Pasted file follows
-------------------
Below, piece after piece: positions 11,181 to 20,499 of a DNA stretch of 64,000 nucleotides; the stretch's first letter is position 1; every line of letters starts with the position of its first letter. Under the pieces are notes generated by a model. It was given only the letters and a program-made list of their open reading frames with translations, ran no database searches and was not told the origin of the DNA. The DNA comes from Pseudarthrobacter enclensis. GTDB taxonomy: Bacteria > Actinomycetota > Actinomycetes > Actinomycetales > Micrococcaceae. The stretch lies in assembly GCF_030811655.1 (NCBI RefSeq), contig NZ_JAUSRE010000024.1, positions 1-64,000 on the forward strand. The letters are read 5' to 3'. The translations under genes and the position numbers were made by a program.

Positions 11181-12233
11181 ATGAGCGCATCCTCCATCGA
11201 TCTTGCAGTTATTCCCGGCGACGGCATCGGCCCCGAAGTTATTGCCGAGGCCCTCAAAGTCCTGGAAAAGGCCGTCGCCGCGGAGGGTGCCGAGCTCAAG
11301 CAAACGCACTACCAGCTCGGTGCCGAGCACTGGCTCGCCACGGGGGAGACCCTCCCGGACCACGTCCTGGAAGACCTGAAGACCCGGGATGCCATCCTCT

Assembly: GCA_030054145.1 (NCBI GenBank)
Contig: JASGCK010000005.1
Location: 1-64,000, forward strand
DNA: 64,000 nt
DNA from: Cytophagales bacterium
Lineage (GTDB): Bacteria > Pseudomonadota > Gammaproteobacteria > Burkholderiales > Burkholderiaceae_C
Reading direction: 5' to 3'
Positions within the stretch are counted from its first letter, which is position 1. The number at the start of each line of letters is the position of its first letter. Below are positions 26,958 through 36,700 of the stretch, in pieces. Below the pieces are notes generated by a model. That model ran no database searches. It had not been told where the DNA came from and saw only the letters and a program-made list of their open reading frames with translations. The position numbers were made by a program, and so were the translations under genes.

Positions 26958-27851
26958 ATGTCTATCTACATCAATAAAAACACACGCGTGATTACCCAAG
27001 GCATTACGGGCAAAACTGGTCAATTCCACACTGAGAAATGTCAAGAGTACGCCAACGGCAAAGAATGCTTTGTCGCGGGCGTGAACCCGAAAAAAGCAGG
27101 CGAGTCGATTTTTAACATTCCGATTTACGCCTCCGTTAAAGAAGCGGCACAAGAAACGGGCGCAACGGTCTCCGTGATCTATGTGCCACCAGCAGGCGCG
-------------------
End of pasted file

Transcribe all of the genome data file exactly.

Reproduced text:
Below, piece after piece: positions 11,181 to 20,499 of a DNA stretch of 64,000 nucleotides; the stretch's first letter is position 1; every line of letters starts with the position of its first letter. Under the pieces are notes generated by a model. It was given only the letters and a program-made list of their open reading frames with translations, ran no database searches and was not told the origin of the DNA. The DNA comes from Pseudarthrobacter enclensis. GTDB taxonomy: Bacteria > Actinomycetota > Actinomycetes > Actinomycetales > Micrococcaceae. The stretch lies in assembly GCF_030811655.1 (NCBI RefSeq), contig NZ_JAUSRE010000024.1, positions 1-64,000 on the forward strand. The letters are read 5' to 3'. The translations under genes and the position numbers were made by a program.

Positions 11181-12233
11181 ATGAGCGCATCCTCCATCGA
11201 TCTTGCAGTTATTCCCGGCGACGGCATCGGCCCCGAAGTTATTGCCGAGGCCCTCAAAGTCCTGGAAAAGGCCGTCGCCGCGGAGGGTGCCGAGCTCAAG
11301 CAAACGCACTACCAGCTCGGTGCCGAGCACTGGCTCGCCACGGGGGAGACCCTCCCGGACCACGTCCTGGAAGACCTGAAGACCCGGGATGCCATCCTCT

Assembly: GCA_030054145.1 (NCBI GenBank)
Contig: JASGCK010000005.1
Location: 1-64,000, forward strand
DNA: 64,000 nt
DNA from: Cytophagales bacterium
Lineage (GTDB): Bacteria > Pseudomonadota > Gammaproteobacteria > Burkholderiales > Burkholderiaceae_C
Reading direction: 5' to 3'
Positions within the stretch are counted from its first letter, which is position 1. The number at the start of each line of letters is the position of its first letter. Below are positions 26,958 through 36,700 of the stretch, in pieces. Below the pieces are notes generated by a model. That model ran no database searches. It had not been told where the DNA came from and saw only the letters and a program-made list of their open reading frames with translations. The position numbers were made by a program, and so were the translations under genes.

Positions 26958-27851
26958 ATGTCTATCTACATCAATAAAAACACACGCGTGATTACCCAAG
27001 GCATTACGGGCAAAACTGGTCAATTCCACACTGAGAAATGTCAAGAGTACGCCAACGGCAAAGAATGCTTTGTCGCGGGCGTGAACCCGAAAAAAGCAGG
27101 CGAGTCGATTTTTAACATTCCGATTTACGCCTCCGTTAAAGAAGCGGCACAAGAAACGGGCGCAACGGTCTCCGTGATCTATGTGCCACCAGCAGGCGCG